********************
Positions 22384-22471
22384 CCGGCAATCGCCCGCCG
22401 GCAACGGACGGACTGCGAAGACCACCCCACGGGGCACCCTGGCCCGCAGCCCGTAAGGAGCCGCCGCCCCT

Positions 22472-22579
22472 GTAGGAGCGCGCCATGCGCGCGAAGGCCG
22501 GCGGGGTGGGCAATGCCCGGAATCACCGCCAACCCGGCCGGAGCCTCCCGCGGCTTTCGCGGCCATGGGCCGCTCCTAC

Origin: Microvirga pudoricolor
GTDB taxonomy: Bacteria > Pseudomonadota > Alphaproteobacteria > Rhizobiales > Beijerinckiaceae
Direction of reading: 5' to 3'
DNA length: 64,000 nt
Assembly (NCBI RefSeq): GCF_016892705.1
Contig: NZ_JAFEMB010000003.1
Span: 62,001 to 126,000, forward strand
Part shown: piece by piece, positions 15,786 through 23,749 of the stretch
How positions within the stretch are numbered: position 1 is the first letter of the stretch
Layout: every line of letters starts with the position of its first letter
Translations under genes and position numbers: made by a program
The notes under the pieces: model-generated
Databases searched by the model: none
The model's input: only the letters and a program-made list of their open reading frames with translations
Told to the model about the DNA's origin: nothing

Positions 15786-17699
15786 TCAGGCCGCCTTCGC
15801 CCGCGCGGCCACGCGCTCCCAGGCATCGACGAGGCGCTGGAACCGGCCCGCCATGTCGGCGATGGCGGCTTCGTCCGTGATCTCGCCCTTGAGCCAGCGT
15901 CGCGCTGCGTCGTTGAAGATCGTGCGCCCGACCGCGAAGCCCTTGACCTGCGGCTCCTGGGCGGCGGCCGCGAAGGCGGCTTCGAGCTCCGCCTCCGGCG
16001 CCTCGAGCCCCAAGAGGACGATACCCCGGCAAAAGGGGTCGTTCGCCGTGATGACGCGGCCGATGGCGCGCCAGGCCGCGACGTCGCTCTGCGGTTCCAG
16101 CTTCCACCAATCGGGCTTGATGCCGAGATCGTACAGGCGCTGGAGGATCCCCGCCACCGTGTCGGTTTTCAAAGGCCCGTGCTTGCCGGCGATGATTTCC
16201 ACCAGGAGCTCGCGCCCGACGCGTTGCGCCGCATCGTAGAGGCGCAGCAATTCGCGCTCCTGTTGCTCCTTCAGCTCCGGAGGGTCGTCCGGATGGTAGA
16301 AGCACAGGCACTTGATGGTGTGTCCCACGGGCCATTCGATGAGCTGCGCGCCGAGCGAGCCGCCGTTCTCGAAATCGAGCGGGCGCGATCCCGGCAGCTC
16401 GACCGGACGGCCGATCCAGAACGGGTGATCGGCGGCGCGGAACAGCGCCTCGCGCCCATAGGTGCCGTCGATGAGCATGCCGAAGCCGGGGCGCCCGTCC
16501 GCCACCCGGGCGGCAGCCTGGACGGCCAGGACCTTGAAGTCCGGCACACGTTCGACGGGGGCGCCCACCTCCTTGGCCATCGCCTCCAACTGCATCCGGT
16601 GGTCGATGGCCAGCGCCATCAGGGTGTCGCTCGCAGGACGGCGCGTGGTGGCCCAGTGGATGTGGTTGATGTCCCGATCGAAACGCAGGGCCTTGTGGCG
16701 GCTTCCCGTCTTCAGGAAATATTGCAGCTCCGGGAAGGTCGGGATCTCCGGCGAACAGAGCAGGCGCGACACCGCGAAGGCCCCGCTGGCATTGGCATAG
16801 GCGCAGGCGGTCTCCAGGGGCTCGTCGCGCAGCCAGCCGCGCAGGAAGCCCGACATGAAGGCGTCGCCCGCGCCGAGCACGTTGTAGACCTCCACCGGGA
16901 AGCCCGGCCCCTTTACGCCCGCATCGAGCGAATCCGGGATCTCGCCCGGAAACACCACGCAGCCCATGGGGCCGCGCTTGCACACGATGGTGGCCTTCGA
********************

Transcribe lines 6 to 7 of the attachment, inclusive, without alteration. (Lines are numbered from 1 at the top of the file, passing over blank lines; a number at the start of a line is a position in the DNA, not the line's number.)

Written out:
22501 GCGGGGTGGGCAATGCCCGGAATCACCGCCAACCCGGCCGGAGCCTCCCGCGGCTTTCGCGGCCATGGGCCGCTCCTAC

Origin: Microvirga pudoricolor